This standing posture strengthens the legs and improves flexibility of the hip and foot muscles. It can be a challenging balance pose since the base of support of the rear foot is reduced to just the toes and ball of the foot. I often use High Lunge in place of Warrior I, especially in a flow sequence such as sun salutations.
Points of Body Awareness:
*The shoulders and pelvis are squared in line with the top edge of your mat.
*The front shin bone is perpendicular to the floor, with the knee in line over the ankle.
*The front thigh bone descends towards the floor.
*Engage the quadricep muscles of the back leg to keep the leg to straiten and strengthen
*Feel a stable foundation in the legs. Lift the pelvic floor. Draw the navel in toward the
*Reach overhead with the elbows and fingers extended but keep the tops of the shoulders
relaxed away from the ears.
*Optional element: Backbend through the upper spine (thoracic) by lifting up from the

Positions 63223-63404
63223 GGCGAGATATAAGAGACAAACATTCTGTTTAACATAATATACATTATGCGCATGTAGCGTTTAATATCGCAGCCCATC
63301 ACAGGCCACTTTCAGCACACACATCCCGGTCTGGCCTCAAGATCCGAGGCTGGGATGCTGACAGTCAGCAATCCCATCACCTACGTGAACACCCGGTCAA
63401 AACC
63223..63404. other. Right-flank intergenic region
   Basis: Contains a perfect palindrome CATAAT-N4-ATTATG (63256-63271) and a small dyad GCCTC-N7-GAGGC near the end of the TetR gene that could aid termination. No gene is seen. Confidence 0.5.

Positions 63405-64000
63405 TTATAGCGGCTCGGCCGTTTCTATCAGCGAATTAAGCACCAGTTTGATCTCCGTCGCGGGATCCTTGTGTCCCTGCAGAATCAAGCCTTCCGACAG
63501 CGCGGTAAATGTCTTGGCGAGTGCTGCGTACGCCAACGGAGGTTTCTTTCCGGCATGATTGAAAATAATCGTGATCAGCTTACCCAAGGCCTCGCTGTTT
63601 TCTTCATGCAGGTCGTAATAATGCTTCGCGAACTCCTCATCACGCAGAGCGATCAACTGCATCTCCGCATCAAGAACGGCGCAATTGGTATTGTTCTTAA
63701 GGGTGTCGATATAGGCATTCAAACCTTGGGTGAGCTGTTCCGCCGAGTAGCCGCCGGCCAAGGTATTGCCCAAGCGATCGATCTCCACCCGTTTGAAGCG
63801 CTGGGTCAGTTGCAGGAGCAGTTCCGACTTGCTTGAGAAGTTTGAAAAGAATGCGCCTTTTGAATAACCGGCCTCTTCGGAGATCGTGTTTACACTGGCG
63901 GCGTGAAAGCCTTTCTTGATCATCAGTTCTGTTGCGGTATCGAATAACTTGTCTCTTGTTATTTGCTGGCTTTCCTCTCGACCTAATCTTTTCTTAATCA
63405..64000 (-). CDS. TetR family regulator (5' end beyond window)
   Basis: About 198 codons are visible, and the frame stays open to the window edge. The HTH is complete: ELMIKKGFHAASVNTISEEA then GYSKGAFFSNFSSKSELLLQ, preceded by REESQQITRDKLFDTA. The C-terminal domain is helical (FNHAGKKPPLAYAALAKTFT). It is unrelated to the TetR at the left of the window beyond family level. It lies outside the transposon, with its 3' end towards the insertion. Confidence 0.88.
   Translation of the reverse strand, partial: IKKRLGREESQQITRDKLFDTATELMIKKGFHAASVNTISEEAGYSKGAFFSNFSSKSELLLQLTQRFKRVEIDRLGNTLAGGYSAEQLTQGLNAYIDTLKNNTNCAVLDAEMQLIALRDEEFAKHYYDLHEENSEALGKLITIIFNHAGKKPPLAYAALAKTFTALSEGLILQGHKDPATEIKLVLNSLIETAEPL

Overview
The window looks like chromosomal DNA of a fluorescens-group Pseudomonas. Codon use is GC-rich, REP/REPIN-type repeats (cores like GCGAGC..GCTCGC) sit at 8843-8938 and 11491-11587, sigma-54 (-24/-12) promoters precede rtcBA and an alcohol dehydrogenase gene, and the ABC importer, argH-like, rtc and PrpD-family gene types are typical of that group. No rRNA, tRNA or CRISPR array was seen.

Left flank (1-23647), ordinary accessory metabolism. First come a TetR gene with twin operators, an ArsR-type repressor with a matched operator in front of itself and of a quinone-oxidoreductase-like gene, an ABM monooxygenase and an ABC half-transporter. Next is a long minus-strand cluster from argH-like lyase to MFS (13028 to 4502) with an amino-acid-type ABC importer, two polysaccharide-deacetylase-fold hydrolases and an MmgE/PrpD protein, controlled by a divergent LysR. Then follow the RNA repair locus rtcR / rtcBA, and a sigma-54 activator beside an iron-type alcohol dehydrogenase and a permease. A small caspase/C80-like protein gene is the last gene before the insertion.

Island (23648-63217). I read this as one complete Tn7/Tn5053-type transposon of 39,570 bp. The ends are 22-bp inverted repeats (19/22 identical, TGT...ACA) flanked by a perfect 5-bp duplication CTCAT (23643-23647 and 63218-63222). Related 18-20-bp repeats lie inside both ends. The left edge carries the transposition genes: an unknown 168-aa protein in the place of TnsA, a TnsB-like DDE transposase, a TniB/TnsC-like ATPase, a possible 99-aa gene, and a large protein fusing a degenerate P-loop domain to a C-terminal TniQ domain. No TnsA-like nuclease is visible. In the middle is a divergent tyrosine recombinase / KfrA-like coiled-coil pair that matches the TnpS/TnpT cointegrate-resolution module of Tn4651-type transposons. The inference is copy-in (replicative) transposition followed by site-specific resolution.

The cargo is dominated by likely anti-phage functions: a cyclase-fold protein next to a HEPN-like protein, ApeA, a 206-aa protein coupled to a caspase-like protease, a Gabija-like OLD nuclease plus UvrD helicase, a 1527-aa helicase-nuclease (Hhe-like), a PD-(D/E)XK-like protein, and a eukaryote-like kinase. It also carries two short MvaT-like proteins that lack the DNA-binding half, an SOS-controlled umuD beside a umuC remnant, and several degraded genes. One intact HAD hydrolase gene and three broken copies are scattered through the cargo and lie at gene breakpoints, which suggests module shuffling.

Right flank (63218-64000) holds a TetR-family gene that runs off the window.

breastbone. Drop the head back only if you can do so without discomfort.
*Are you still relaxed in the jaw, the toes and the tops of the shoulders?
*Breath deeply. Feel the breath circulating down into the legs.
Muscles Strengthened: Front leg - quadriceps, hamstrings, gluteals, piriformis, external rotators of the hip. Rear leg - quadriceps, gluteus maximus. Torso - transverse abdominus, erector spinae. Arms - deltoids, triceps, rotator cuff muscles.
Muscles Stretched: Rear leg - iliacus, psoas, gastrocnemius, flexor muscles of the foot.
Press the back heel against a wall or keep the fingertips on the back of a chair for more stability and balance. Use support under the front thigh, such as a chair or exercise ball, if the legs are weak or fatigued. Use a shorter and/or wider stance as needed to accommodate range of motion, strength or balance.
High Lunge is a good alternative to Warrior I, which is often difficult or painful for patients with injuries of the lumbar spine, SI joint, hip, ankle or foot. This is a good posture for runners and bikers who often have a great deal of tightness of the anterior body, especially the iliopsoas and abdominals.
Obviously caution must be used for patients with spinal problems aggravated by extension however this is an easy posture to modify for a range of abilities.